Chairman's Desk

How Canadian politicians should prepare for a second Trump presidency

Part cliché. Mostly truism. It is said that there are no sure things in politics.

But, after his unprecedented victories in both New Hampshire and Iowa, Donald Trump locking up the Republican nomination looks pretty damn certain.

When politicians are presented with uncomfortable realities, they can do one of two things. Run around aimlessly with their pants on fire. Or, wake up, become serious and get to work.

Sadly, Canadians politicians have been trending down the former path this past week.

Jagmeet Singh described Trump as “vengeance-filled” and an “egomaniac.” Justin Trudeau opined about his “unpredictability.”

Characterizations as profoundly unenlightening as they are unhelpful.

While those characterizations might well be true, not only is it unwise to further rile an egomaniac by calling him one, it looks weak to respond to a brewing development by perceiving it first as a major threat, rather than an opportunity.

It looks weak, because it is weak.

There may be a storm brewing south of the border — but, frankly, we have bigger problems to deal with. Our economy, and more specifically our productivity, is in a terminal state of weakness. And if Trump is going to create a storm of unpredictability, danger, and vindictiveness, we cannot afford to make excuses but need to use the wind from his storm to sail our own ship faster, and more efficiently than ever before.

The scale of our problem is staggering. Leave aside all the issues we have with housing, addiction to unskilled labour, or whatever else it may be. Our productivity, the fuel of economic growth, driver of competitiveness, and elevator of living standards, is a catastrophe.

Researchers from the Centre for Productivity and Prosperity found that four decades ago, when adjusted for inflation and currency fluctuations, Canadians enjoyed a higher per capita standard of living than average among the major Western economies.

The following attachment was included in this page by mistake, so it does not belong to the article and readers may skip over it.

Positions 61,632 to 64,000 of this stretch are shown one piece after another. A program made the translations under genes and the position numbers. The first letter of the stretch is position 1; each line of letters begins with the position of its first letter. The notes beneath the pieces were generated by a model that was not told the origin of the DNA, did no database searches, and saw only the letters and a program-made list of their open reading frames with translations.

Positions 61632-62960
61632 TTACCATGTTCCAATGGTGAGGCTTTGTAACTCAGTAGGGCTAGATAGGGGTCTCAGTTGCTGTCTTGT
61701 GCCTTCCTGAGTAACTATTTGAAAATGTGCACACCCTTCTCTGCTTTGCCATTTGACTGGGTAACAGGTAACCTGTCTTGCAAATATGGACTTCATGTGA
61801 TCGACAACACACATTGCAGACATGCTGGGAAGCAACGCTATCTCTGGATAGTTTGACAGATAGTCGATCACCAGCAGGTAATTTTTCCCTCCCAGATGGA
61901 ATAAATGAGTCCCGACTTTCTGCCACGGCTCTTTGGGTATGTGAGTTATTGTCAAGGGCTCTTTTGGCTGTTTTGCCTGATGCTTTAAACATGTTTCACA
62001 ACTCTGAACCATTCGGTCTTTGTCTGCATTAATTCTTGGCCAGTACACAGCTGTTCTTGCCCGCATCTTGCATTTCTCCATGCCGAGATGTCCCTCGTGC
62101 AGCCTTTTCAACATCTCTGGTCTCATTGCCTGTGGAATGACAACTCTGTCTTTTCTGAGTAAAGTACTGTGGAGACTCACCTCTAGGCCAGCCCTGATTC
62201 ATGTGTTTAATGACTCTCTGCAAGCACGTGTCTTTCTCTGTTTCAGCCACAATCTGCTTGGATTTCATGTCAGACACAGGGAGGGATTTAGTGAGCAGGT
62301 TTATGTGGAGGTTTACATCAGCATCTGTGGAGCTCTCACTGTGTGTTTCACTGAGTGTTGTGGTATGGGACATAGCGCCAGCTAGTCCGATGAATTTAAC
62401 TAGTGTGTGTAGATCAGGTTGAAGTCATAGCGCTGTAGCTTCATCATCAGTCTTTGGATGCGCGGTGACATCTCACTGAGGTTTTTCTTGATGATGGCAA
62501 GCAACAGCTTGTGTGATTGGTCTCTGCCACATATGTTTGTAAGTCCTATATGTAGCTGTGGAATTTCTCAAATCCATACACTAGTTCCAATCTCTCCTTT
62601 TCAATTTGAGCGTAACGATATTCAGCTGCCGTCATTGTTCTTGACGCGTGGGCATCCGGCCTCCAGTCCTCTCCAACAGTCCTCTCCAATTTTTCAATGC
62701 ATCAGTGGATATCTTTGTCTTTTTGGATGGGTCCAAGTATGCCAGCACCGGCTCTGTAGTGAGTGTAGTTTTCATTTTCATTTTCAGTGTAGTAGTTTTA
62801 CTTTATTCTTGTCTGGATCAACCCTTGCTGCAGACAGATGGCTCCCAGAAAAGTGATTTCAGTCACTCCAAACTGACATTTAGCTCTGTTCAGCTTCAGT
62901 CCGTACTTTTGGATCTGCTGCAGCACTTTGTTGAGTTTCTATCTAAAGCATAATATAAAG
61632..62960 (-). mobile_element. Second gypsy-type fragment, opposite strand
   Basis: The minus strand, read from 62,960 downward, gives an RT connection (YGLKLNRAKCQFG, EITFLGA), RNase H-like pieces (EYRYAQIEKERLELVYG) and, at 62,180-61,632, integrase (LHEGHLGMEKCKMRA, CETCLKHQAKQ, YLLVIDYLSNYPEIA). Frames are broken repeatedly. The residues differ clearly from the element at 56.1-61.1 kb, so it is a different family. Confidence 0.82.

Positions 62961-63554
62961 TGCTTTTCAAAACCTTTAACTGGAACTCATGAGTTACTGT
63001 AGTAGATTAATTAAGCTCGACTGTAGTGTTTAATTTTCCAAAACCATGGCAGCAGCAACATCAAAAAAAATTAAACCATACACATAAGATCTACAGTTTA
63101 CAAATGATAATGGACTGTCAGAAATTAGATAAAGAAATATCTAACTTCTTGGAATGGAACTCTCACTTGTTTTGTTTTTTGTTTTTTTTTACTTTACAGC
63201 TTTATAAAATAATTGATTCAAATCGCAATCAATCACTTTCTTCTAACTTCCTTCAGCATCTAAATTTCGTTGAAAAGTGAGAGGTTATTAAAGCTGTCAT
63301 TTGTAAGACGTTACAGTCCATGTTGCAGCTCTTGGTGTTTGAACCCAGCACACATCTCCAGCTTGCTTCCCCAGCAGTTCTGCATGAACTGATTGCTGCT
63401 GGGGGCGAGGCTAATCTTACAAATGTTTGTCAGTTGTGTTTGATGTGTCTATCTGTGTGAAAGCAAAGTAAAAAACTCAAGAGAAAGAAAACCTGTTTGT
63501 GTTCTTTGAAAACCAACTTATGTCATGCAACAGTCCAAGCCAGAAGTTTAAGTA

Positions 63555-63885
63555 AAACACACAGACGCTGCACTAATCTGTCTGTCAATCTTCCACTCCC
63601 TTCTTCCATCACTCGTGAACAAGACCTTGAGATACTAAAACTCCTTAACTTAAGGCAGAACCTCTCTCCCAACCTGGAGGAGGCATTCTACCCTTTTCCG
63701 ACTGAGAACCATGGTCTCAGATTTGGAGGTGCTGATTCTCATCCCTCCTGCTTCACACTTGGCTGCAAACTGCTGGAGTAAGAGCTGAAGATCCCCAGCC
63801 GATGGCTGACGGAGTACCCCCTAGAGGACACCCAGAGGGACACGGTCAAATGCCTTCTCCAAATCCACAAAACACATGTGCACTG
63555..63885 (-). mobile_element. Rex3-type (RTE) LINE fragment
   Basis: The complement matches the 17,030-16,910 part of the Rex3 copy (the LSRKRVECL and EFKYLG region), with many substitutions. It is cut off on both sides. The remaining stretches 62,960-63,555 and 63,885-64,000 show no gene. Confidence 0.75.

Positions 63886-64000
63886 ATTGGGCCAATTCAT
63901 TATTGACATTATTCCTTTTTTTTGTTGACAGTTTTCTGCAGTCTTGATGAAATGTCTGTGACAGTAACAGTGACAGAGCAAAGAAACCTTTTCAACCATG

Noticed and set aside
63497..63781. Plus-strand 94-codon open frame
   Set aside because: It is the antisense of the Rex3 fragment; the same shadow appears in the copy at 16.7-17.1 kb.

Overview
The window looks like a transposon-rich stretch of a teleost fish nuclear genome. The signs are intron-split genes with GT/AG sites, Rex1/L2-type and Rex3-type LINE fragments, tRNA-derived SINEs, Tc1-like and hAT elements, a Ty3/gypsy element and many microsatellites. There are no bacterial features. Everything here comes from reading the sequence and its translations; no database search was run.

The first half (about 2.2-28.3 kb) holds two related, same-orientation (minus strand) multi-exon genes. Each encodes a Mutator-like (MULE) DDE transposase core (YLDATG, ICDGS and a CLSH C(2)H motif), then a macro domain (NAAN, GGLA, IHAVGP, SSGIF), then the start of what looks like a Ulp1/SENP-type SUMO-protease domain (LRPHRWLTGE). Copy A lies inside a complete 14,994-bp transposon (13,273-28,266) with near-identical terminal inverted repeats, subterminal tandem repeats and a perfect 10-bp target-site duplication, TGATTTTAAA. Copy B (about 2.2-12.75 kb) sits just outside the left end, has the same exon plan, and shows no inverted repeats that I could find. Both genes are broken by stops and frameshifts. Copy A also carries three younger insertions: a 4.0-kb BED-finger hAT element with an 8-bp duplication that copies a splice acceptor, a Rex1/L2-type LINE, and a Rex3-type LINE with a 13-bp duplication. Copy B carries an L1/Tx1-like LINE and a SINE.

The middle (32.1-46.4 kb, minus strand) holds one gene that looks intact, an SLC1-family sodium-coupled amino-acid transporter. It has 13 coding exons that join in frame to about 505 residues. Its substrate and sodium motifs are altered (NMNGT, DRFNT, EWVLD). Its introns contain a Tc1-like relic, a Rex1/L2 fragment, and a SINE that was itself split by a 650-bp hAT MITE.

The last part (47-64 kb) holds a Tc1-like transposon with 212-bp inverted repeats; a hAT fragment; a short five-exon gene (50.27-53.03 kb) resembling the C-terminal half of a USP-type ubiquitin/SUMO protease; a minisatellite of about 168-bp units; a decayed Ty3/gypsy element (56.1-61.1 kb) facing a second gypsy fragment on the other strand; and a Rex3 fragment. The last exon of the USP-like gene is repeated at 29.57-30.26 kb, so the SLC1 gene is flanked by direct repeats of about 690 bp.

Now, Canadians are, on average, annually living $5,000 below that average. And if the current trend continues, we will be nearly $18,000 below that average by 2060.

What’s worse, there is nothing in our current economic planning or outlook that indicates we are on course to rectify that trend. The problem is as acute as it is current. At the start of this year, the Bank of Montreal’s chief economist noted our labour productivity has now tumbled for six consecutive financial quarters.

If Trump, anathema he might be, becomes president again, one can only hope the panic that will ensue among our political class translates into a much-needed kick in the ass.

In fact, it just might be that a Trump victory is good for Canada.

Our economic problems run so deep that an effort analogous to a wartime one is needed. And, if Trump needs to be a catalyst for that, by sidelining us from free trade, or enacting superficial, performative measures at our border, so be it.

The brutal truth is that, with or without Trump, we are in a national economic emergency. Some action is better than no action, to be sure. That said, I would have preferred, if during the Liberal’s cabinet retreat this week, the government had outlined a plan to tackle our productivity emergency instead of spending all this time on a “Canada-U. S. engagement strategy.”

It isn’t as though we are in a position of strength when it comes to economic negotiations with our American friends. Our productivity is in a sustained free fall that hasn’t been seen since the postwar years. While the U.S. will remain our most important trading partner and ally, if this ailment continues to fester we will become increasingly less important to them.

Sadly, we already are. And our politician’s current rhetoric toward the upcoming U.S. election reeks of ignorance on this point. It has no impact on Trump’s political calculus if Trudeau and Singh portray him as the big bad wolf. If anything, it probably plays to his advantage.

What would make Trump sit up, take notice and take us seriously? A concentrated effort to restore our economic usefulness.

Two birds, one stone.

This article first appeared in Toronto Star on January 28, 2024.

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